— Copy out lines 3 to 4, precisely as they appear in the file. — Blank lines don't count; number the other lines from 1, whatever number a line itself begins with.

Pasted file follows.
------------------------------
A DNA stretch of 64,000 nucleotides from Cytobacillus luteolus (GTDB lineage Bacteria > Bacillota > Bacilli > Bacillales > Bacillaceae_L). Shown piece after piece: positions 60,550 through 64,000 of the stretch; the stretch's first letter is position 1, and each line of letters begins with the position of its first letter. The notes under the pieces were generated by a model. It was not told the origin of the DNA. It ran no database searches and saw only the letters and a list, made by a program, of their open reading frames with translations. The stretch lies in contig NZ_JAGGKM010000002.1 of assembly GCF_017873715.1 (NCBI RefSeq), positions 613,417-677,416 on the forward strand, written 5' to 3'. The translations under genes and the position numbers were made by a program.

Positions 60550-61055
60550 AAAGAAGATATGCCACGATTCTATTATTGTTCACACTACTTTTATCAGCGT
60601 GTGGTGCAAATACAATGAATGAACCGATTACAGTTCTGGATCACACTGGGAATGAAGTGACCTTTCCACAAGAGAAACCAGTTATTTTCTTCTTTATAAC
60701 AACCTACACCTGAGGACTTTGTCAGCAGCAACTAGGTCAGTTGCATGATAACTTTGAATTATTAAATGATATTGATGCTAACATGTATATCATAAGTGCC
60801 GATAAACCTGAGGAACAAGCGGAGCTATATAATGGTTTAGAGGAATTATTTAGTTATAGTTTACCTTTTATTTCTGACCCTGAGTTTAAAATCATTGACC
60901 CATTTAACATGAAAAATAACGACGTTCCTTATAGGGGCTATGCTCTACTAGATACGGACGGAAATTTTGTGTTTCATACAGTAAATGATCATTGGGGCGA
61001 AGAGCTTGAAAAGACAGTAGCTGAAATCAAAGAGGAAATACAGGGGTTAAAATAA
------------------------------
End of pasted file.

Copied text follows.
60550 AAAGAAGATATGCCACGATTCTATTATTGTTCACACTACTTTTATCAGCGT
60601 GTGGTGCAAATACAATGAATGAACCGATTACAGTTCTGGATCACACTGGGAATGAAGTGACCTTTCCACAAGAGAAACCAGTTATTTTCTTCTTTATAAC